Itchy neurons fingered

Neurons involved in pain processing have been the subject of much research in the past decades, but neurons responsible for a more pesky problem -- itchy skin -- remain elusive. In fact, many neurons seem to be involved in itch response, a process closely linked to the processing of pain in the brain, researchers reported today at the linkurl:annual meeting of the Society for Neuroscience,;http://www.sfn.org/am2008/ in Washington, D.C. To find which neurons were responsible for the itching res

Andrea Gawrylewski
Nov 16, 2008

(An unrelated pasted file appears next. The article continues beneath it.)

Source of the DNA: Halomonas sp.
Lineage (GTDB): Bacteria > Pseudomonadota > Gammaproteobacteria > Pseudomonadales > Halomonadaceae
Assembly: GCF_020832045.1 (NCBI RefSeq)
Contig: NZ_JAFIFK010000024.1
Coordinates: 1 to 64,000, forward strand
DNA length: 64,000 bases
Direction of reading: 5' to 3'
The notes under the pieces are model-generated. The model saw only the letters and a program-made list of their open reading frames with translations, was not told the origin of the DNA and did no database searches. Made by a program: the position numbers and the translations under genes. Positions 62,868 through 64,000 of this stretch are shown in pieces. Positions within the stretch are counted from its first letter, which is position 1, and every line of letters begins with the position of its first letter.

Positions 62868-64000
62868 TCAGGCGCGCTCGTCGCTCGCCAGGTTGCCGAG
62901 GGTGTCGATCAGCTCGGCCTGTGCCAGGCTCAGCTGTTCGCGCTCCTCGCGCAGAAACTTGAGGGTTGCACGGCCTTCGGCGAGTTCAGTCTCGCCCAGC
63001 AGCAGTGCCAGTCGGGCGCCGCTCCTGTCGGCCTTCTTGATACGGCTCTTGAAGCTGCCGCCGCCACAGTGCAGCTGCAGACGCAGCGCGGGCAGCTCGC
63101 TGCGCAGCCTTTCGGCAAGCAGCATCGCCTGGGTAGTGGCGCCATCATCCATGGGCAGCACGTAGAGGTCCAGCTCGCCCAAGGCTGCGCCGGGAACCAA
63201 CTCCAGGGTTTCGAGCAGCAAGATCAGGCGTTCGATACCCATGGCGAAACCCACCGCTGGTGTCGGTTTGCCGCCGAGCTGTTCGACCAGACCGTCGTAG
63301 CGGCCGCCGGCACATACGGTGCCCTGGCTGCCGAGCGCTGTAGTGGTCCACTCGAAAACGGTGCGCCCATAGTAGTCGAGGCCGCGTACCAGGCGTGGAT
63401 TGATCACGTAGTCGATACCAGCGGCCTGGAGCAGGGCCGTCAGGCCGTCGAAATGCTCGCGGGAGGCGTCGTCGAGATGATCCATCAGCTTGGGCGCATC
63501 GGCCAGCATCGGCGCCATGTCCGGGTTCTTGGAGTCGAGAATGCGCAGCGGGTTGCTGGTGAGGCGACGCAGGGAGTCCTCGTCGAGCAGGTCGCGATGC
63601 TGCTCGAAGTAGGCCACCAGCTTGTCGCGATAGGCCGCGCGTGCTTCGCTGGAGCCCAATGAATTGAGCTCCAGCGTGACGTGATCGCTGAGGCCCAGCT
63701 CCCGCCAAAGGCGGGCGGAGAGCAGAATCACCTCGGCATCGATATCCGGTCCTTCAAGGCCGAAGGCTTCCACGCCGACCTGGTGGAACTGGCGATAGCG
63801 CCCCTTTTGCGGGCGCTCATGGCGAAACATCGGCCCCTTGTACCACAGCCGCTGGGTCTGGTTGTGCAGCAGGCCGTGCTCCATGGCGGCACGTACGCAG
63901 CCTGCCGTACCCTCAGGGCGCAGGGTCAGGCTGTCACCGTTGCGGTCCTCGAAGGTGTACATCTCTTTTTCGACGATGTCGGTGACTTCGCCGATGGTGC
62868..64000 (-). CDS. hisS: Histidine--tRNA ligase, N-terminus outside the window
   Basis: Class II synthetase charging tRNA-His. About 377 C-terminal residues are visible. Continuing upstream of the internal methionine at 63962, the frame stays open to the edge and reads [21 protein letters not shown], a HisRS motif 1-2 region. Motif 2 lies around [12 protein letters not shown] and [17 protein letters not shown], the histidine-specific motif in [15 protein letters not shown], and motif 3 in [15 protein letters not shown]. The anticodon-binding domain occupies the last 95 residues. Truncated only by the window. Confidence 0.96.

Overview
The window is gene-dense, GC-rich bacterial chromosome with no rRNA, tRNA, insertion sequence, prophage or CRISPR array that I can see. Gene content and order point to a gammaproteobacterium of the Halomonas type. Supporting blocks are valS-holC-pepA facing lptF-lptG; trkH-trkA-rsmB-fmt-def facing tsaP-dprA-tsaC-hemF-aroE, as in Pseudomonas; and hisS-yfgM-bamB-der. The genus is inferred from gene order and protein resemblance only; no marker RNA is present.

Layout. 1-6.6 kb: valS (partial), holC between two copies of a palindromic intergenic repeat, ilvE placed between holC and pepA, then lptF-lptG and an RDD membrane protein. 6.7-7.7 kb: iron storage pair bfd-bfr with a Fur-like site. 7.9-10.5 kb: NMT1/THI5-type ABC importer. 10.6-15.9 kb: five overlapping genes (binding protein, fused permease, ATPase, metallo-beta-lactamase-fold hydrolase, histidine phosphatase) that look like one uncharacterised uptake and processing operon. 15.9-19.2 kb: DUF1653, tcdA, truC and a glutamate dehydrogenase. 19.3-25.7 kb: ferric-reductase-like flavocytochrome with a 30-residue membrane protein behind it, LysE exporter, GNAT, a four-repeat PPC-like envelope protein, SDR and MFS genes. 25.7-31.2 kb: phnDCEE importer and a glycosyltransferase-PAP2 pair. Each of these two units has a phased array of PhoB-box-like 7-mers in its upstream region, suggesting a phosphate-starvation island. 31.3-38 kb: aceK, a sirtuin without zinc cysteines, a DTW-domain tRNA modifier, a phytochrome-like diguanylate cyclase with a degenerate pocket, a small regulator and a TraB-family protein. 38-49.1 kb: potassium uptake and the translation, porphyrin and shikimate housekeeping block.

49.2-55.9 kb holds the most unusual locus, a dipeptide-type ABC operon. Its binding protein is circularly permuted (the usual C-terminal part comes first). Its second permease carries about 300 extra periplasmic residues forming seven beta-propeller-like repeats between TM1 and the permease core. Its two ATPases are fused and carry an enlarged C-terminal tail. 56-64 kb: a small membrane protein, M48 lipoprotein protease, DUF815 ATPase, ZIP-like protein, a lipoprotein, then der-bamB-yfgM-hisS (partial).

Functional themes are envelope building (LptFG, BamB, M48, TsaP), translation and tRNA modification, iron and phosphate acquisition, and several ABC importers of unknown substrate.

Neurons involved in pain processing have been the subject of much research in the past decades, but neurons responsible for a more pesky problem -- itchy skin -- remain elusive. In fact, many neurons seem to be involved in itch response, a process closely linked to the processing of pain in the brain, researchers reported today at the linkurl:annual meeting of the Society for Neuroscience,;http://www.sfn.org/am2008/ in Washington, D.C. To find which neurons were responsible for the itching response Glenn Giesler from the University of Minnesota and his colleagues tracked the projection of spinalthalamic neurons activated by itching stimuli to the posterior thalamus -- a brain region to which pain-sensing neurons are thought to project. To trigger a response in itch neurons, the researchers exposed monkeys to two types of itch stimuli on their hands: a histamine injection, and a plant called cowhage, which causes a six-minute itchy reaction if smeared...

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